Twelve is how many propositions will be on the November ballot and three other possibilities were withdrawn Thursday. Besides U.S. senator, offices such as governor, lieutenant governor, state senator, assembly member, sheriff, school district and perhaps local offices, 12 measures, which range from bond approval to eliminating California in favor of three states, will lengthen the already-crowded ballot.
These include four bond measures totaling more than $16 billion.
Below are brief summaries of the 12 propositions on the ballot this November.
This authorizes the state to borrow $4 billion to help build affordable housing, including loans to veterans for farms, homes and mobile homes.
This proposition allows money from a 2016 $2 billion bond to be used for housing for homeless. A legal challenge wanted to limit the use to mental-health services.
This is another bond measure for $8.9 billion to fund infrastructure projects. These will be for safe drinking water, water quality, water conveyances, groundwater sustainability and storage, surface water storage, dam repairs, and watershed and fisheries habitat protection.
This proposition authorizes the state to borrow $1.5 billion for construction, expansion, renovation and equipping of qualified children’s hospitals.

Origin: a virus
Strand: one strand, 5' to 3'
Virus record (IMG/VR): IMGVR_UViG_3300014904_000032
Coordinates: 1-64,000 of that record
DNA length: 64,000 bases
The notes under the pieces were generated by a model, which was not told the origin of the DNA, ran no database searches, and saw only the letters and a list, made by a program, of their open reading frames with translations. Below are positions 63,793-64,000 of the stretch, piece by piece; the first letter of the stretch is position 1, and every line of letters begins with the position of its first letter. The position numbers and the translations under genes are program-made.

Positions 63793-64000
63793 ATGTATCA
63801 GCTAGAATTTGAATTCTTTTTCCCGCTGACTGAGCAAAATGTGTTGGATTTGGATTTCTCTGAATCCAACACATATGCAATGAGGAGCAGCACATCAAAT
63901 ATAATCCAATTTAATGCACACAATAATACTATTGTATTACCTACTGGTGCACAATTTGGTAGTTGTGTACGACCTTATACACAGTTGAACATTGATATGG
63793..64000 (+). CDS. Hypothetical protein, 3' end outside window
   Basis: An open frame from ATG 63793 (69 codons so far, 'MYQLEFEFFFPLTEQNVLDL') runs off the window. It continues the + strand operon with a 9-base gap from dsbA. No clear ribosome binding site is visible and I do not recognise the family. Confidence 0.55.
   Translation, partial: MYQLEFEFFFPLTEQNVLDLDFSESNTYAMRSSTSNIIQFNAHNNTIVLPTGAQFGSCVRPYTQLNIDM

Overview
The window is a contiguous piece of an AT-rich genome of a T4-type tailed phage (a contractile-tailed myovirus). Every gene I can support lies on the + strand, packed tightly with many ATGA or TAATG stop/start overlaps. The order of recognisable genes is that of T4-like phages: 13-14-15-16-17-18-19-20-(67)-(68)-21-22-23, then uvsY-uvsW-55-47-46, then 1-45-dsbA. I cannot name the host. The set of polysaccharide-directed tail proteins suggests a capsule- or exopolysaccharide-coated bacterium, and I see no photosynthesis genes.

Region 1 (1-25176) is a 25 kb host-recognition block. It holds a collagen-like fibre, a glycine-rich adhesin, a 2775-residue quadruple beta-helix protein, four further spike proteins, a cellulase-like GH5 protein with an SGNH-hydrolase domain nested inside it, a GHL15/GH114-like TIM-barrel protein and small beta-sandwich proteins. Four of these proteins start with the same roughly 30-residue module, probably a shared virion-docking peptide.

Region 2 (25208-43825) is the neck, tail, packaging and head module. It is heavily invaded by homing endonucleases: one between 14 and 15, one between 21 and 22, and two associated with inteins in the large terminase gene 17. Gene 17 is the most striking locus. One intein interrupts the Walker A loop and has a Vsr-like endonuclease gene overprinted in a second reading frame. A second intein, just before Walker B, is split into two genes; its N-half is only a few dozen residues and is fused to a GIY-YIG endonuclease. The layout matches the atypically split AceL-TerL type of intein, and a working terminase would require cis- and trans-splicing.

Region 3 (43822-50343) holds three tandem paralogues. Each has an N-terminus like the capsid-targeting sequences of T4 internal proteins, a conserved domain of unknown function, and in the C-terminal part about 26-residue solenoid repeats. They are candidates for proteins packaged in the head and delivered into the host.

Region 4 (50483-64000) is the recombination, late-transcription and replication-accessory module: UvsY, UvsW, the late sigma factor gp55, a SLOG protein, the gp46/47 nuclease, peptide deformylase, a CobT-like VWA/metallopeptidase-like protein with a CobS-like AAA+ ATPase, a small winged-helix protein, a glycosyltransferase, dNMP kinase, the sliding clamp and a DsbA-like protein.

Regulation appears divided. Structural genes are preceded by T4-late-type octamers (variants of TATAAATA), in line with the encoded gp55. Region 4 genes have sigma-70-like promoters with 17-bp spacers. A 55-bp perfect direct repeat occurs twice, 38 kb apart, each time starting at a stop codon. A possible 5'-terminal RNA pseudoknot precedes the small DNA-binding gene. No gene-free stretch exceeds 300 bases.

Allows the transfer of the property tax base of an individual’s home to a new residence.
The “Gas Tax Repeal” and requires future increases in vehicle fuel taxes or fees to be submitted to the voters for approval. In 2017, the Legislature approved a gas tax increase, which is to be used for state road repair and maintenance. Approval of this measure will repeal the proposed funding for this work.
First, this proposition repeals the state’s “Daylight Saving Time Act,” which was approved as an initiative in 1949. It would allow the Legislature, with a two-thirds vote, to establish a new daylight saving time period or, also with a two-thirds vote, to establish daylight saving time year-round.
In his signing message authorizing the proposition, Gov. Jerry Brown wrote, “If passed it will — albeit through a circuitous path — open the door for year-round daylight saving. Fiat lux! [Let there be light.]”
This would limit the amounts that outpatient kidney dialysis clinics may charge for care.
This would divide California into three separate states.
This would allow local governments to enact rent-control measures by repealing state law, the Costa-Hawkins Rental Housing Act that restricts rent control.
This would allow private ambulance companies to require emergency ambulance employees be on call during meal and work breaks.
The proposition establishes standards for the confinement of calves, breeding pigs and egg-laying hens. By 2022, egg-laying hens must have a cage-free environment.